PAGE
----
Since hitting a 13-year low of $1.82 per thousand British thermal units on April 20, 2012, the benchmark Henry Hub natural gas futures contract price has steadily regained momentum. In fact, it has hovered above the $4- mark for much of the period since mid-March of this year. Like the Henry Hub price, hiring in the Marcellus and other shale gas plays appears to be on the rebound after a lull earlier this decade, a Houston-based oil and gas recruitment specialist told Rigzone at the recent American Association of Petroleum Geologists (AAPG) Annual Convention and Exhibition 2013 in Pittsburgh.
"Everybody's recruiting," said James Bradley, permanent hire recruitment manager with NES Global Talent, at the sidelines of AAPG's annual meeting.
Demand is particularly keen for drilling and well completions engineers, subsurface geologists, geophysicists and geochemists, Bradley said, adding that there are not enough specialists with direct experience developing a shale gas play. As a result, operators are wooing candidates with conventional onshore oil and gas experience "who can jump right into shale work," he noted. He acknowledged this is often easier said than done.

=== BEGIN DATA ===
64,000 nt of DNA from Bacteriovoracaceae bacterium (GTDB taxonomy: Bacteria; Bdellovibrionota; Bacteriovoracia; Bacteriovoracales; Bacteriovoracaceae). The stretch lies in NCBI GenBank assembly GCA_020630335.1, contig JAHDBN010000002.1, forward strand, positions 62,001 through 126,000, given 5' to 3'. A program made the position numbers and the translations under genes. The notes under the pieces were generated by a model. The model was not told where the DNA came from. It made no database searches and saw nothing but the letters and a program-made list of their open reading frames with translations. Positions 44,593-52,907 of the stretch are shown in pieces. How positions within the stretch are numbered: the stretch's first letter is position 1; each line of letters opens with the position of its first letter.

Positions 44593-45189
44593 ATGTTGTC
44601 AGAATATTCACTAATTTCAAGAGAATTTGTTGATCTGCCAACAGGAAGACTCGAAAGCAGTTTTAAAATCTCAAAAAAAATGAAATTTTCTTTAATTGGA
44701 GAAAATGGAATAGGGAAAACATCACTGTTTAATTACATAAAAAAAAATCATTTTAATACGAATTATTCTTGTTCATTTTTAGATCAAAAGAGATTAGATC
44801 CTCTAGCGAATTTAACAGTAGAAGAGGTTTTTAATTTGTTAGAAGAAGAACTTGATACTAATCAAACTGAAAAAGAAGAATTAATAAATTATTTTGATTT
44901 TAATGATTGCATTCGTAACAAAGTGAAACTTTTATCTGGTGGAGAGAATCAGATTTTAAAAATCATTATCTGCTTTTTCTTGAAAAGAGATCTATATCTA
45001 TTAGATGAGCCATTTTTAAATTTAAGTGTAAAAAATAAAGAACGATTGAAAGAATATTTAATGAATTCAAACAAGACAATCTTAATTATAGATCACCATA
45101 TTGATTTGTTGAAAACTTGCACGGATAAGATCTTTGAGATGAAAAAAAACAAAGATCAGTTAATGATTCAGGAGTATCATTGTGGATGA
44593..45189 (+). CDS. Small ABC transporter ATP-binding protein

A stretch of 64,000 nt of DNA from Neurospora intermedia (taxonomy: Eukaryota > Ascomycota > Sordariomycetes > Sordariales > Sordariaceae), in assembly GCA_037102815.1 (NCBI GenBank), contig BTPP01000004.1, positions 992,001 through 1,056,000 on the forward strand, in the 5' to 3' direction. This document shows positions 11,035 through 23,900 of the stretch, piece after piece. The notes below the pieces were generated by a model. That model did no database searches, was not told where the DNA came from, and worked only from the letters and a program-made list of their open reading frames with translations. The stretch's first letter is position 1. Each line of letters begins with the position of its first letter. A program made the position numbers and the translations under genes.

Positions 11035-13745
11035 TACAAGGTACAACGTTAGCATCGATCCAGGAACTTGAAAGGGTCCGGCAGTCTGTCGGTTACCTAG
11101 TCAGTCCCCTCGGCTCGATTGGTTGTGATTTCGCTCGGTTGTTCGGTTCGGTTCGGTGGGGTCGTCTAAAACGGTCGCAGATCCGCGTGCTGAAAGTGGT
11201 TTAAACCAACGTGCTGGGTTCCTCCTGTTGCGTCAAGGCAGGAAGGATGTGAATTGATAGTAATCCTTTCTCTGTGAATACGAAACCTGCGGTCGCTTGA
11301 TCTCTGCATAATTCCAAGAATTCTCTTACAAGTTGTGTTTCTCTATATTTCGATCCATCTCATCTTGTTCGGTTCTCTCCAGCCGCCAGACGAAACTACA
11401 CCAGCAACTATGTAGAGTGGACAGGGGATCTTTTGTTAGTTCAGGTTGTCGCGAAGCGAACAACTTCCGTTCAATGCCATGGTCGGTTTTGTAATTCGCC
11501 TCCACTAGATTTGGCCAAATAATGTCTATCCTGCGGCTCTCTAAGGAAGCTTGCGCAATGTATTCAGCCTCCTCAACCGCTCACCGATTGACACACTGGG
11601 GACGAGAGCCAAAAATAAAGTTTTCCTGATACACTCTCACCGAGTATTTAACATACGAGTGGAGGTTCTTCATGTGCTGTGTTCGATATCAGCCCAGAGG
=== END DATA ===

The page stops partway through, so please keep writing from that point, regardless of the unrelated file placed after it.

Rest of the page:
"The biggest challenge that employers have found is trying to convert people, with close enough skills that people can translate to work on shale rigs," Bradley said. "The challenge has been to find that person. Companies have been looking for people with that 15 to 20 years' experience with conventional onshore and maybe get them learning."
Although companies appear to be placing an emphasis on candidates with one to two decades of oil and gas industry experience, they are encouraging junior-level engineers and scientists to begin their careers in shale plays as well, Bradley noted
"It's a mix," he said. "With shale being so new, I think it's important to look for experience initially but there's also the opportunity for fresh graduates to be molded."
In fact, Bradley foresees a greater emphasis by oil and gas companies to recruit younger talent.
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